<img src="http://b.scorecardresearch.com/p?c1=2&c2=15350591&cv=2.0&cj=1" /> 'What Happened, Brittany Murphy?' Is The Latest Doc To Remind Us Of The Hellscape That Was Early Aughts Pop Culture - 29Secrets

‘What Happened, Brittany Murphy?’ Is The Latest Doc To Remind Us Of The Hellscape That Was Early Aughts Pop Culture

What Happened, Brittany Murphy? an HBO Max/Crave documentary examines the life and death of actress Brittany Murphy who passed away under mysterious circumstances in 2009 at the age of 32. Featuring interviews with those who knew her (costars, directors, etc.) those who covered her downward trajectory and death (reporters from Radar Online, People magazine, etc.) and those who investigated her death (coroner, medical examiner, etc) the two-part series doesn’t so much answer the question about what happened to her, as much as it reminds us of how awful and toxic the celebrity gossip cycle was in the early aughts, particularly for female celebrities.

The doc traces Brittany’s rise from plucky New Jersey kid with a dream to Hollywood starlet following her breakout role in 1995’s cult classic Clueless But after impressive performances in movies like Girl, Interrupted, 8 Mile, and Don’t Say a Word and moving into rom com leading lady territory with movies like Just Married and Little Black Book, Brittany’s career and personal life took a downturn, thanks in no small part to her marriage to Simon Monjack, a self-described “screenwriter” who everyone seems to agree was a shady and controlling conman who had undue influence over Brittany until her untimely death. Simon himself infamously passed away less than six months after his famous wife, in the same bathroom of the same house of the same cause (pneumonia) Yes, it’s all very weird and ripe for speculation.

But while What Happened, Brittany Murphy? spends a lot of time exploring the strange relationship between Brittany and Simon (and the even stranger relationship between Simon and Brittany’s mother Sharon following Brittany’s death) it doesn’t offer much in the way of answers into what went wrong with the once promising star, instead devoting a puzzling amount of screen time to true crime YouTubers speculating on her death (even more puzzingly while doing their makeup) unnecessary reenactment footage, and repurposing footage and sound ups from her films out of context to serve the narrative. It does, however, touch briefly on the pressures of the Hollywood spotlight and the impact it had on Brittany, who lost a shocking amount of weight in the years following her Clueless debut. One media article, calling Brittany “huggable, but not fuckable” seems to have hit the actress particularly hard. It’s a stark reminder of the toxic and misogynistic way female celebrities were covered in the late ’90s and early 2000s, a time when gossip websites reigned supreme. Remember, this was a climate when upskirt photos of celebrities were published online without consent, where female celebs were viciously scrutinized about their appearance and were regularly asked about their virginity and whether their breasts were real or fake. A particularly cringe-worthy 2002 Details magazine cover featured a post Britney Spears breakup Justin Timberlake with the headline, “Can We Ever Forgive Justin Timberlake For All That Sissy Music? Hey, At Least He Got Into Britney’s Pants.” Barf. Both at the use of the word “sissy” and at the congratulatory douchebag frat boy tone around “getting into Britney’s pants.” It’s hard to imagine a similar headline even making it to print today and if it had, not being absolutely, and rightfully so, torn to shreds on Twitter with its author forced to offer a bullshit apology. And tabloids and gossip sites weren’t the only culprits, even mainstream media got into the mix with some questionable interviews that simply wouldn’t fly today (see the Diane Sawyer and Matt Lauer interviews with Britney Spears) While Brittany Murphy wasn’t as media facing as other early aughts celebrities like Spears, Lindsay Lohan, Paris Hilton, Mischa Barton,et al, she still couldn’t escape rampant speculation about her changing appearance, marriage to Simon, and rumours of supposed drug use. One of the worst offenders, gossip monger Perez Hilton, who profited immensely in the early aughts from his cruel and misogynistic “reporting” and who once proudly and unabashedly predicted Brittany would be “the next celebrity to die” is bafflingly given screen time in “What Happened, Brittany Murphy?” without properly contextualizing his role in “what happened” to her. Bruce Bibby aka “Ted Casablanca” who also dealt in gossip via his blind items and column, “The Awful Truth” is also featured without being properly taken to task or having to answer for the role he played and his contributions to the culture of cruelty.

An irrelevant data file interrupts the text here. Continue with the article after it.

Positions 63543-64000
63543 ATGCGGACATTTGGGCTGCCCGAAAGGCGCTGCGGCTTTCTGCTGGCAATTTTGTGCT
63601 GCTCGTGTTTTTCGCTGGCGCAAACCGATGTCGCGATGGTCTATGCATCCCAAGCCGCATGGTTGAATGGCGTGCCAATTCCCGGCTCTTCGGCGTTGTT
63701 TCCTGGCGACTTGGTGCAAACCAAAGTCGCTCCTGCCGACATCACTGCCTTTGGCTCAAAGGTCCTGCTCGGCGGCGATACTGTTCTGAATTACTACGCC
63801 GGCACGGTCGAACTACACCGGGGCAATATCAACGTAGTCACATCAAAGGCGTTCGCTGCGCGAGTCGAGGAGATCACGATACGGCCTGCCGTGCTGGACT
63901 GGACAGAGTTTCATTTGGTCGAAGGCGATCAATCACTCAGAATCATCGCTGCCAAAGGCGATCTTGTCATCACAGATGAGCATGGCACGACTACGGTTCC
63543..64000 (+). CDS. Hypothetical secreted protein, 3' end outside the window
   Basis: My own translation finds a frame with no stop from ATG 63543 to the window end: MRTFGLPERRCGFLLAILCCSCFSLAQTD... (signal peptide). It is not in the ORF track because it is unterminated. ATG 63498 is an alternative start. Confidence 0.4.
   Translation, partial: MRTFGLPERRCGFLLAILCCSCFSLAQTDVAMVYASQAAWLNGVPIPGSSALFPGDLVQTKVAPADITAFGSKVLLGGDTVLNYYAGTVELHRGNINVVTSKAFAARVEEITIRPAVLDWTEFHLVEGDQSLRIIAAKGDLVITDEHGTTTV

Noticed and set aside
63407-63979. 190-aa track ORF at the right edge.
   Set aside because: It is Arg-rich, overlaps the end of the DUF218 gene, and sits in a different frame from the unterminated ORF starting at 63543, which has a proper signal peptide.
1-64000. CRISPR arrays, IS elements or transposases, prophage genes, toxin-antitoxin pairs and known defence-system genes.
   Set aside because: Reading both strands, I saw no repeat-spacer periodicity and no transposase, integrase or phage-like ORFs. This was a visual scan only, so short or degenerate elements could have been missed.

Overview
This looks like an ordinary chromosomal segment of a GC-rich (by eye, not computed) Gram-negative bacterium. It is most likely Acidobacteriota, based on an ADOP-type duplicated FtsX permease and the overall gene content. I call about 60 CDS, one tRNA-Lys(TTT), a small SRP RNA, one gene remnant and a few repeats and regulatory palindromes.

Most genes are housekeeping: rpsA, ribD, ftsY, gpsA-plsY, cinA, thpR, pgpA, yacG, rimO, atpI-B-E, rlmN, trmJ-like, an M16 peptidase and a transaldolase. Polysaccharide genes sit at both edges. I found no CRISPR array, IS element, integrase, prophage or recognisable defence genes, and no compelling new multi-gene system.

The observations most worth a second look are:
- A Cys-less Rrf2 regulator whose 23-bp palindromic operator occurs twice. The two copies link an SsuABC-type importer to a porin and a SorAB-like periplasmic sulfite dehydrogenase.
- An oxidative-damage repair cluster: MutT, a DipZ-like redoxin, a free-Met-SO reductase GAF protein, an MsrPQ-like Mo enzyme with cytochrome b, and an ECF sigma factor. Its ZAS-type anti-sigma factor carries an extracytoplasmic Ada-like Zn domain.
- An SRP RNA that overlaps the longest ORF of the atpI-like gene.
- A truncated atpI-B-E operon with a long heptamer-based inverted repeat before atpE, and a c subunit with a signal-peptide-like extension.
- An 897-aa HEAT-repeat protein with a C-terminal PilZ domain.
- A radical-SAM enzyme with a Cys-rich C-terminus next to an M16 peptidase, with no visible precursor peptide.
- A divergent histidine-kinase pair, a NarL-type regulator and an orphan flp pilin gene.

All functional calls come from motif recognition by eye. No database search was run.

Ultimately the doc feels like a hollow, inherently unnecessary and unsatisfying retread of the downfall and death of a once promising young woman, and a missed opportunity to offer even the slightest bit of hindsight and context on the celebrity culture of the time. While the seemingly innumerable competing documentaries profiling Britney Spears are beginning to veer into exploitation territory, they at least offer some insight into conservatorships and why Britney’s is so questionable. What Happened, Brittany Murphy? only really offers more speculation and in 2021, is this really what we need? Let’s leave it for the YouTubers. At least we get a makeup tutorial along with it.

One response to “‘What Happened, Brittany Murphy?’ Is The Latest Doc To Remind Us Of The Hellscape That Was Early Aughts Pop Culture”

  1. Good read. Talented young actress that faced the tragedy of our appalling cultural past you aptly detail. Shocking where we were and more shocking to admit once upon a time as a female, this attitude and behaviour of degradation to body parts was standard to receive.

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